What's The Difference Between CPAP, AutoPAP, and BiLevel?
These are the different treatment options which are delivered through different machines:
- Continuous positive airway pressure (CPAP) provides one constant air pressure all through the night
- Automatic positive airway pressure (APAP) therapy automatically varies the pressure all through the night and from night to night. It actively responds to the continuous changes in your upper airway
- Bilevel therapy provides a higher pressure when you breathe in, and a lower pressure when you breathe out
Successful CPAP users report improvements in:
- Vitality and motivation
- Job performance
- Sexual drive and performance
- Alertness while driving
- Quality of life
- Quality of sleep
A failure to use CPAP therapy may increase your risk for conditions linked to untreated OSA:
- Hypertension (OSA increases your risk of hypertension by up to five times)
- Congestive heart failure (CHF)
A flow generator that pushes air through a filter and provides a set air pressure through a mask system to the patient
Seals over the face to deliver the treatment pressure to the upper airway
A mask system (nasal pillows, nasal or full face) includes:
- Mask or pillows
- Air tubing
Moistens the delivered air to relieve nasal irritation and dryness that can result from constant airflow, especially at higher treatment pressures
CPAP therapy will work for many people with OSA, but sometimes a different type of treatment is prescribed. Automatic positive airway pressure (APAP) therapy automatically varies the pressure all through the night and from night to night. It actively responds to the continuous changes in your upper airway.
- Short for "automatic positive airway pressure"
- Device used in the treatment of obstructive sleep apnea (OSA)
- Automatically adjusts, on a breath-by-breath basis, to deliver the minimum pressure needed to keep the upper airway open during sleep. This allows the device provide you with your ideal pressure over the entire night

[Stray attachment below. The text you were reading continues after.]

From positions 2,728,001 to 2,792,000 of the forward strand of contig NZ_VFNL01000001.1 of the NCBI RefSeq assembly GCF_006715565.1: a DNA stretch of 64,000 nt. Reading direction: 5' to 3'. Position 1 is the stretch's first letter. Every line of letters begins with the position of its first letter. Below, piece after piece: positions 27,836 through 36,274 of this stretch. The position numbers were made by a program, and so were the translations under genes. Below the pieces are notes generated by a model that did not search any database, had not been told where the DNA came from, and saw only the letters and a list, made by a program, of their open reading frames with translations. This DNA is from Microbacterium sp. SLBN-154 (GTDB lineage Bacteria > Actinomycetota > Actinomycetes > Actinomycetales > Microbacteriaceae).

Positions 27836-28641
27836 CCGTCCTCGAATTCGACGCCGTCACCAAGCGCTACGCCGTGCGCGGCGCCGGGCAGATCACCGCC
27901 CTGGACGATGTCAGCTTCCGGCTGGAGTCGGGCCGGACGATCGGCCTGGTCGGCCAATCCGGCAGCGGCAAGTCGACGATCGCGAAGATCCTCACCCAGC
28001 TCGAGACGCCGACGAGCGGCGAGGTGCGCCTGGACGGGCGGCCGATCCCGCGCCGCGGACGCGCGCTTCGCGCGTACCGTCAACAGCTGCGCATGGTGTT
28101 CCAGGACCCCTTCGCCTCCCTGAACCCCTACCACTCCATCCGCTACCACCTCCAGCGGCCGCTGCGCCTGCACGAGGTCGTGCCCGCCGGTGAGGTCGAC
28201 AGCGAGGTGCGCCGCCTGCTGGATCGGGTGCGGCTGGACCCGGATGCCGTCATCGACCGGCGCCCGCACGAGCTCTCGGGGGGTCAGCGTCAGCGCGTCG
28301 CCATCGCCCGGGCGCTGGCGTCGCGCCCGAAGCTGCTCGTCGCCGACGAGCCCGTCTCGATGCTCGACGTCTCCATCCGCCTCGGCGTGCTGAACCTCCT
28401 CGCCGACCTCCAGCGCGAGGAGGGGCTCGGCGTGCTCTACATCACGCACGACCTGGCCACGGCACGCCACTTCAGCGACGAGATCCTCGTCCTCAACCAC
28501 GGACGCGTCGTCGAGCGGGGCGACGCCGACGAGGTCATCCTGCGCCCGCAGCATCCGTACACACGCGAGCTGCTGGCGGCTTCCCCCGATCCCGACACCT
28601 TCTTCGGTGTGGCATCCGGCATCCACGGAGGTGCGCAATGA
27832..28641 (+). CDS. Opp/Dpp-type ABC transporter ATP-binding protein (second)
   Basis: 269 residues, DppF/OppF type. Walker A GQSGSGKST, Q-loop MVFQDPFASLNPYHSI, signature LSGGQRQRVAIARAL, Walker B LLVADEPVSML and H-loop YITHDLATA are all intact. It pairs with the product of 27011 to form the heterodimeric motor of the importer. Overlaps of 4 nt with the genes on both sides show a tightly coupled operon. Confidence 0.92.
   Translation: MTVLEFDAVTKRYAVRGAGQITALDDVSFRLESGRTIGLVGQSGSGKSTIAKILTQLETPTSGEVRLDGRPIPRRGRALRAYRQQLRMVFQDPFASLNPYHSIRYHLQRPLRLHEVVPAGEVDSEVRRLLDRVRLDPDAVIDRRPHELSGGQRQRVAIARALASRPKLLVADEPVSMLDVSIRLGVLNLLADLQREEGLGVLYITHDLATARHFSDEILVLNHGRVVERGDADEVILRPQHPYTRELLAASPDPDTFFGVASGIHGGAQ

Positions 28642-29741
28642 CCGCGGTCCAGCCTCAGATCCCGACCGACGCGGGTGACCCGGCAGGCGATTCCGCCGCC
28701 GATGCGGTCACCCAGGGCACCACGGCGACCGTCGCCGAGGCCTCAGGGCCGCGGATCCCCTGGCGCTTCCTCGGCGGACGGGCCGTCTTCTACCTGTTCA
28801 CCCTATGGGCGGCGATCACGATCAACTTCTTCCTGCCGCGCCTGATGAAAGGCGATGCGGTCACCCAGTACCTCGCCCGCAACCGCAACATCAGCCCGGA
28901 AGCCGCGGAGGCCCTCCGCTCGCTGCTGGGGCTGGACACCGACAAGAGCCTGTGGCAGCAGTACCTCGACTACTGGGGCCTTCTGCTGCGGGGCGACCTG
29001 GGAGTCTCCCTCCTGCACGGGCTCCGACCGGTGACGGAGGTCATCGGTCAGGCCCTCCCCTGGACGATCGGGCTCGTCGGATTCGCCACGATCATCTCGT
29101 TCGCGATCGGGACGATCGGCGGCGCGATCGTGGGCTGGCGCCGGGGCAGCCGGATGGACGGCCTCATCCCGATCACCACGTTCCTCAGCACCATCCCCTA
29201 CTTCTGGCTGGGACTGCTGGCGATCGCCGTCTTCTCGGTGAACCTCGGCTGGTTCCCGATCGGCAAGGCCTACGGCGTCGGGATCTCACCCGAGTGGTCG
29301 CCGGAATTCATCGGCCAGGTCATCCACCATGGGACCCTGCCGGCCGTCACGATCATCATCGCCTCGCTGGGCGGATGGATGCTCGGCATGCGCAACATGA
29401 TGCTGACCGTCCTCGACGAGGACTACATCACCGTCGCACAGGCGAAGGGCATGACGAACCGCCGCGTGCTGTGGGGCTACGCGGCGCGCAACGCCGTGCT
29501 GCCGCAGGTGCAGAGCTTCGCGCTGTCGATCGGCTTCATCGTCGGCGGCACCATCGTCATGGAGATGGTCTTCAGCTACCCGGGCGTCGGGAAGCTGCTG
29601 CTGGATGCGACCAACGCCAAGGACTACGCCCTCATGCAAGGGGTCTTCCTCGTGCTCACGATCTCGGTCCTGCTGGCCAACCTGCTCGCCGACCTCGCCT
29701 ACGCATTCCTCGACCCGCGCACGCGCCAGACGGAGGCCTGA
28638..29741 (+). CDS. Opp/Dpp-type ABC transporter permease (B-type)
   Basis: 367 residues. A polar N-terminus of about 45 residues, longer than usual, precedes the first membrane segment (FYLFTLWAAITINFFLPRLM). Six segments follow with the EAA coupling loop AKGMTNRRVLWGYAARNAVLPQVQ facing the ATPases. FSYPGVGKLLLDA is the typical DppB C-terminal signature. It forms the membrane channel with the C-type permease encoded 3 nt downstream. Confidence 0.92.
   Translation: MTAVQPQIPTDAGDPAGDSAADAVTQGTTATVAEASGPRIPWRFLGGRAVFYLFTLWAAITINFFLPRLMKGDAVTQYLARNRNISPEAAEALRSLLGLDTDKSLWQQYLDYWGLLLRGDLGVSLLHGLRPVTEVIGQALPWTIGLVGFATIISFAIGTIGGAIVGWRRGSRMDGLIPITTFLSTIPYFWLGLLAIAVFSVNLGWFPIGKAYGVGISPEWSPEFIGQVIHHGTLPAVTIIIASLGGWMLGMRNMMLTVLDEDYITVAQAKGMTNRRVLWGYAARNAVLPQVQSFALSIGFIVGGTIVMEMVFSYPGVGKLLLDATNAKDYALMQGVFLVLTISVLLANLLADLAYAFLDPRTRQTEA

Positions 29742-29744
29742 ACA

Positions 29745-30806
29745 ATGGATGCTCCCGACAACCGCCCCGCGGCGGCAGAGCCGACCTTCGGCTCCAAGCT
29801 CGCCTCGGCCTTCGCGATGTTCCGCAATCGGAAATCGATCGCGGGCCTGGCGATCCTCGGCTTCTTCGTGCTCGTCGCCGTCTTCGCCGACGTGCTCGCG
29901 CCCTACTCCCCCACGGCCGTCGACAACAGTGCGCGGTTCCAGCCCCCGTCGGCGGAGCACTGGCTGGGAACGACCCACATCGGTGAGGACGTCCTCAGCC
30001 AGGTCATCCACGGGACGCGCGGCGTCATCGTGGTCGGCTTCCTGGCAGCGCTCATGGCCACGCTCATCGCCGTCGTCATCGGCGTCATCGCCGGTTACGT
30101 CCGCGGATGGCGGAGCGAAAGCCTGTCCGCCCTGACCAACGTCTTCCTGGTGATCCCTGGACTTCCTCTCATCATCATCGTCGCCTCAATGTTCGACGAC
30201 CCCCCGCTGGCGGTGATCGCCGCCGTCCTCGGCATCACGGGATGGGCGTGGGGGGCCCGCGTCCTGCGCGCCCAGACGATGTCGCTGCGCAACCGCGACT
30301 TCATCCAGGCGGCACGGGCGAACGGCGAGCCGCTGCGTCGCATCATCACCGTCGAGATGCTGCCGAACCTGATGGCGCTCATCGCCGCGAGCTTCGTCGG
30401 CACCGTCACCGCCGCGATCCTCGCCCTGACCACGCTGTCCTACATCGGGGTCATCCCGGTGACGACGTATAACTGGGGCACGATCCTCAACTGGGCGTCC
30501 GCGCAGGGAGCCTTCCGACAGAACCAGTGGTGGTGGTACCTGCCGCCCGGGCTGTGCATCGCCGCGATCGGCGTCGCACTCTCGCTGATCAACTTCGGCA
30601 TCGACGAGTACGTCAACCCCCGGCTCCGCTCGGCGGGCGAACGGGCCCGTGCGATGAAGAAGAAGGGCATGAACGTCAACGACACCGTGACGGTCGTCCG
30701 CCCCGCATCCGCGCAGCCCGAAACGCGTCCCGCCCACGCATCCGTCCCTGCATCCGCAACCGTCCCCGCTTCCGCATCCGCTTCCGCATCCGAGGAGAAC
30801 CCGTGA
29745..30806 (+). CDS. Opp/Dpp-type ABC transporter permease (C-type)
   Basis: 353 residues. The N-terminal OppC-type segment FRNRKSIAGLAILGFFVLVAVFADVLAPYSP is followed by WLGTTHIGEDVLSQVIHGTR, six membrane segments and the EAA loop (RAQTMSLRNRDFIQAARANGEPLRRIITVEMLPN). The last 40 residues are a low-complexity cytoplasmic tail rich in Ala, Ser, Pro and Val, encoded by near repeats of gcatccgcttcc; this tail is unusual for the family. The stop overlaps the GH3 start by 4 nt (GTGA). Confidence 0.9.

- Tend to be more advanced and contain more features than CPAP devices
- May also be known as:
- Auto-adjusting CPAP
- Auto-titrating CPAP
- Self-adjusting CPAP
- Auto PAP
- Automatic CPAP
Third-party clinical trials have found that ResMed's AutoSetâ„¢ autotitration devices prevent more apneas and hypopneas and operate at lower average pressures than fixed pressure devices. Lower pressure means greater comfort for you.
Most devices only adjust pressure after an event (an apnea, hypopnea, or snore) has occurred, but AutoSet devices actually prevent most events. AutoSet devices respond preemptively to apneas and hypopneas by monitoring the user's inspiratory flow-time curve. Changes in this curve indicate the likely occurrence of an apnea, hypopnea or snore.
Some apneas will occur without any precursor, and in these situations, the AutoSet device responds to the severity of the apnea, not providing too much additional pressure and not providing too little, as opposed todevices with arbitrary incremental increases.
Are all APAP devices the same?
No. Although these machines use complex algorithms, each manufacturer's device uses a different â€” usually patented â€” algorithm that responds to different signs of snoring, flow limitation, hypopneas and apneas.
The algorithm largely determines the quality and comfort of treatment, so if you are prescribed an autotitration system, please check with the manufacturer to see that the device has been clinically validated to provide the treatment it promises.
Bilevel devices can provide therapy:
- For people with Obstructive Sleep Apnea (OSA) if they have found continuous positive airway pressure (CPAP) therapy too difficult
- Provide noninvasive positive pressure ventilation (NPPV) for people with respiratory disorders or other forms of Sleep-Disordered Breathing (SDB)
Bilevel therapy works by delivering two different levels of positive air pressure:
- A higher level of pressure when you breathe in
- A lower level of pressure when you breathe out
Although both are non-invasive, Bilevel and CPAP therapy differ in two significant ways:
- Bilevel devices deliver two levels of air pressure that are set to coincide with the patient's inspiratory and expiratory efforts
- Bilevel therapy can be used to treat conditions other than sleep apnea (OSA) and is the first line of treatment for a wide-range of respiratory disorders
Frequently Treated Conditions
Physicians may use bilevel therapy to treat a broad range of conditions, including:
- Nocturnal hypoventilation
- Respiratory insufficiency
- Neuromuscular disease
- Respiratory failure
- Chest wall deformity
- Chronic obstructive pulmonary disease (COPD)
- ALS or Lou Gehrig's disease
*Bilevel therapy is not typically prescribed for OSA patients; however, OSA patients who require high treatment pressures or have another respiratory condition are often candidates for bilevel therapy.